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Our better angels


December 2008


While President-elect Barack Obama’s inspiring election night rhetoric borrowed from Lincoln’s first inaugural address (“Though passion may have strained it must not break our bonds of affection…”) and echoed Martin Luther King’s “I have been to the mountaintop” admonition that “the road ahead will be long, our climb will be steep,” many Americans will be forgiven if the evening recalled another new president’s words upon assuming office _ those of Gerald Ford (who followed the disgraced Richard Nixon): “My fellow Americans, our long national nightmare is over.”


Obama wisely did not strike an overly… Continue reading

Giving gay thanks

November 2008


Presumably well-intentioned advocates will often argue on behalf of pro-gay policies or legislation by using the argument that it is unfair to discriminate against gay people because “they can’t help it, they were born that way.” Indeed, some explicitly assert that given society’s pervasive anti-gay attitudes, “nobody in their right mind would chose to be gay.”


Positing that a homosexual preference is akin to a regrettable birth defect may sometimes be effective at evoking pity and providing legislators and policy makers with the political cover that allows them to take a “pro-gay” position. It is… Continue reading

Victory already?

October 2008


This spring, when it was already clear that Obama was going to win the Democratic nomination, I returned to my college alma mater for lunch with old friends.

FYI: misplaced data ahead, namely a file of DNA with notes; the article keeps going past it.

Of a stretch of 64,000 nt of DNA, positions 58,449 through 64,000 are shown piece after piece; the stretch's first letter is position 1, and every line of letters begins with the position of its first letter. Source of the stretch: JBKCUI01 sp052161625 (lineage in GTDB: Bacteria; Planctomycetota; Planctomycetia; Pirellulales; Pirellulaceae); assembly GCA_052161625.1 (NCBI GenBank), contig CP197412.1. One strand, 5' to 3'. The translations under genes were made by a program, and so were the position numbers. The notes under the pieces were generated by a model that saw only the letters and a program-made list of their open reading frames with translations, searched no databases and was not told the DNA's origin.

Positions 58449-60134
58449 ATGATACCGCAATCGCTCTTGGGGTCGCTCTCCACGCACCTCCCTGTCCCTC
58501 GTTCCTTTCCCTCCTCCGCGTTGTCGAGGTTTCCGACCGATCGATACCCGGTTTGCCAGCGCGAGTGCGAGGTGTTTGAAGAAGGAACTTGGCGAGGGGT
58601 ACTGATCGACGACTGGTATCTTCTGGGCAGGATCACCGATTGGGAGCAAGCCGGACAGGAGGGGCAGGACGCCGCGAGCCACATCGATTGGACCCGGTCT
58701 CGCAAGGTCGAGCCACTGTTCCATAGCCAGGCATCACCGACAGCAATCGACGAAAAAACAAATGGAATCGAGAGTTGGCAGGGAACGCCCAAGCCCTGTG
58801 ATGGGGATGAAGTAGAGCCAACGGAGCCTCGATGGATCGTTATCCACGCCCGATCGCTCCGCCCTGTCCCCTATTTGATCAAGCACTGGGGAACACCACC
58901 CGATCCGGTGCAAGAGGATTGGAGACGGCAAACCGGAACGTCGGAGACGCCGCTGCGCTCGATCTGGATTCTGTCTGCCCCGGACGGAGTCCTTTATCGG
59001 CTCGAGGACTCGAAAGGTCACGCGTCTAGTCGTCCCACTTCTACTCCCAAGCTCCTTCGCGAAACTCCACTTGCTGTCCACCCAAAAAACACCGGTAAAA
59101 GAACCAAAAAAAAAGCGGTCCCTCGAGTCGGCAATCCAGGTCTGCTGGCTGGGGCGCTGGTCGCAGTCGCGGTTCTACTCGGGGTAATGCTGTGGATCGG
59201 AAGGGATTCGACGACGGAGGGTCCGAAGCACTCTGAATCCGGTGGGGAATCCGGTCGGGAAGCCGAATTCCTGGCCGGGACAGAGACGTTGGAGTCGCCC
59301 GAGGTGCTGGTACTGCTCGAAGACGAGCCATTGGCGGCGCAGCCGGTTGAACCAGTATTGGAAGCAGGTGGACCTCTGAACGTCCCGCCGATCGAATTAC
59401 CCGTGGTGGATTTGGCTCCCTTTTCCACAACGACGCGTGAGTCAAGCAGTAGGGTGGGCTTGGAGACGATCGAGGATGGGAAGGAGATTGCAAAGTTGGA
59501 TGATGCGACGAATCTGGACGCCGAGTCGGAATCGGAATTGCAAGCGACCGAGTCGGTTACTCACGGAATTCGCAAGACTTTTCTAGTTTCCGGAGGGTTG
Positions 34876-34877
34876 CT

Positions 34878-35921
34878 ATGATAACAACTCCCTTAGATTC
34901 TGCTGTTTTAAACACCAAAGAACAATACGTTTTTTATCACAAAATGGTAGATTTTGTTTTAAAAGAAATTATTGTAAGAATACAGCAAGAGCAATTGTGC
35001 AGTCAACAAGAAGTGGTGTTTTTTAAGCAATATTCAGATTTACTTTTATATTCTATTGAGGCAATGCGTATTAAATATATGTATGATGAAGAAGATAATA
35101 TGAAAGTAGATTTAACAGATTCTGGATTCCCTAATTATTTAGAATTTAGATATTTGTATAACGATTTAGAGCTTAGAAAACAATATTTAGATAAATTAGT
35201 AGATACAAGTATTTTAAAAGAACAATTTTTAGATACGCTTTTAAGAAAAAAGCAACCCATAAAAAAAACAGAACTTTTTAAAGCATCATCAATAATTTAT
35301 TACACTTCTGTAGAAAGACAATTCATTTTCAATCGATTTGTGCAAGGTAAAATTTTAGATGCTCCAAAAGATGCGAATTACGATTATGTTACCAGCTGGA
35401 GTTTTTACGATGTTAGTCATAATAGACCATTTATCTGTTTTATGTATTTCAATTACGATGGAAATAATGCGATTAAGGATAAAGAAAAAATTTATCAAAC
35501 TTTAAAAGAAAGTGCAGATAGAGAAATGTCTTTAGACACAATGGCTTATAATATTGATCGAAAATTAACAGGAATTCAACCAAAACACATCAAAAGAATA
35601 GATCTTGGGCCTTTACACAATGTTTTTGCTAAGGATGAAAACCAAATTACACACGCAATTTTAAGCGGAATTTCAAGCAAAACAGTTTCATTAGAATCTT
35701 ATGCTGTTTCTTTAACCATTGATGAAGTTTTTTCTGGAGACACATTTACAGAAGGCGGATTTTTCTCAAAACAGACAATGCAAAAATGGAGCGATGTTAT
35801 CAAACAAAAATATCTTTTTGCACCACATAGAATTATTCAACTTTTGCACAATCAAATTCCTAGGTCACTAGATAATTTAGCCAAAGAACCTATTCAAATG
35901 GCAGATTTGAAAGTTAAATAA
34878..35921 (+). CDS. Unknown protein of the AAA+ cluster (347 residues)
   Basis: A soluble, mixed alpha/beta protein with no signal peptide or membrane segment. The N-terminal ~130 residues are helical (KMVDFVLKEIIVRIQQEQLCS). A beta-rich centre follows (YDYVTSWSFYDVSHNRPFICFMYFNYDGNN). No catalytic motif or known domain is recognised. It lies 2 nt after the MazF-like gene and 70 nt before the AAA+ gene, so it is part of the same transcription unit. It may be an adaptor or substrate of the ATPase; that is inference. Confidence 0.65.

Much had changed in the 25 years since I’d haunted the dining hall as an undergraduate. Gone was the serving line with white-jacketed staff filling plates to order, replaced by various self-service stations offering eclectic choices, catering to those with Levitical, Koranic, vegetarian, vegan, and nut- and gluten-allergy dietary restrictions. Amidst all this welcome deference to multicultural palates, paintings of dead white presidents, themselves alumni, still looked… Continue reading

Policing the Police

September 2008


Few gay people know who Dollree Mapp was. Yet her 1961 Supreme Court case, Mapp v. Ohio, is at the core of advances in jurisprudence key to gay liberation.


In 1957, Cleveland police, acting without a warrant on an erroneous tip that a bombing suspect was in Mapp’s house, busted down her door and ransacked her home. They did not find their suspect, but did discover a suitcase containing sexually explicit photographs. Mapp was charged with and convicted of possession of pornography.


Mapp appealed to the U.S. Supreme Court, which overturned her conviction. Holding… Continue reading


August 2008


Scan the rhetoric of today’s gay political groups and you’ll find “equality” as a theme. Many organizations incorporate the word into their names, and the nation’s best-funded gay lobby uses an equal sign as their logo.


It’s easy to understand why equality is an appealing principle to gay people. When homosexuality is seen as criminal or sinful or disreputable, gay people endure inequitable treatment. And since some of these bias-inspired inequalities impair people’s ability to pursue their civic lives — to do jobs they are qualified for, to live wherever they want, to speak out… Continue reading

Obscene Threat

July 2008


While it is easy to find political fault with the United States, one aspect of our civic culture commands unalloyed enthusiasm: a remarkable commitment to freedom of expression.


The First Amendment, with its bold and seemingly absolute assertion that there shall be “no law abridging freedom of speech, or of the press,” has been given increasing power and reach in its first two centuries of history. Courts have expanded its protections so that today, all sorts of dissent or criticism that would have been punished in the past — and that remains punishable elsewhere in the… Continue reading